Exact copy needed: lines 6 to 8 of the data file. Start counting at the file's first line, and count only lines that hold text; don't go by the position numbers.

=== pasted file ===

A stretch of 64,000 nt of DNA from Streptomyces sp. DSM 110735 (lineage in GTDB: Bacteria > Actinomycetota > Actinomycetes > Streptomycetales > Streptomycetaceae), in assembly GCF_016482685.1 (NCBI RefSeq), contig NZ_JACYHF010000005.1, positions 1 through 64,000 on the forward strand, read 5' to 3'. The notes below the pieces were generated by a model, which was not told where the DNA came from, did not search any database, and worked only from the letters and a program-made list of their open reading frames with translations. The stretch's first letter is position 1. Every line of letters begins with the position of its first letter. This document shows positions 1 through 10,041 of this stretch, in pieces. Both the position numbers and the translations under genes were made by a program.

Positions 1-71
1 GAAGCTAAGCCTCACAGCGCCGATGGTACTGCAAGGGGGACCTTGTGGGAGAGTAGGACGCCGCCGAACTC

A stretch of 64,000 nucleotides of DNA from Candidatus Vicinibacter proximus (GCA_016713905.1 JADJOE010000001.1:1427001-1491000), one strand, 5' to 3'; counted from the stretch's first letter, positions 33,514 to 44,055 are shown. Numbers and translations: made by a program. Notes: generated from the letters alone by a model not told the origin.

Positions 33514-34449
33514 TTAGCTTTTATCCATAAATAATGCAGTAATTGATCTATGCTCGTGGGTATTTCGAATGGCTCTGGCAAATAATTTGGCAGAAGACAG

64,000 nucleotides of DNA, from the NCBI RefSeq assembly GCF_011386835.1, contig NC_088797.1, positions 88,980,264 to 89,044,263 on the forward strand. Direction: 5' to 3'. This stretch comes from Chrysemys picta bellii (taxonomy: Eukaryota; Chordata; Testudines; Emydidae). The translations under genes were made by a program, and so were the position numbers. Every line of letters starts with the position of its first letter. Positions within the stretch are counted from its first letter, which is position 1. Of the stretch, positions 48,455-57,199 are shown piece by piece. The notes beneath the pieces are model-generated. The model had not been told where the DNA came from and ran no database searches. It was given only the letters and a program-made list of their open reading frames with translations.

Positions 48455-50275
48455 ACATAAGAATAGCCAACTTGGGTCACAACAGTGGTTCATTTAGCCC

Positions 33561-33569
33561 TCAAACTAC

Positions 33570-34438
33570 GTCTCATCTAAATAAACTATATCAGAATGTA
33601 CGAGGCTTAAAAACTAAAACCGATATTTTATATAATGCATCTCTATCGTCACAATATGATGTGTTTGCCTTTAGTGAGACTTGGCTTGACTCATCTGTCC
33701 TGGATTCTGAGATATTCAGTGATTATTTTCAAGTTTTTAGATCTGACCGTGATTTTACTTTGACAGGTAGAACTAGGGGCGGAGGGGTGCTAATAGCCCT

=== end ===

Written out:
33514 TTAGCTTTTATCCATAAATAATGCAGTAATTGATCTATGCTCGTGGGTATTTCGAATGGCTCTGGCAAATAATTTGGCAGAAGACAG

64,000 nucleotides of DNA, from the NCBI RefSeq assembly GCF_011386835.1, contig NC_088797.1, positions 88,980,264 to 89,044,263 on the forward strand. Direction: 5' to 3'. This stretch comes from Chrysemys picta bellii (taxonomy: Eukaryota; Chordata; Testudines; Emydidae). The translations under genes were made by a program, and so were the position numbers. Every line of letters starts with the position of its first letter. Positions within the stretch are counted from its first letter, which is position 1. Of the stretch, positions 48,455-57,199 are shown piece by piece. The notes beneath the pieces are model-generated. The model had not been told where the DNA came from and ran no database searches. It was given only the letters and a program-made list of their open reading frames with translations.

Positions 48455-50275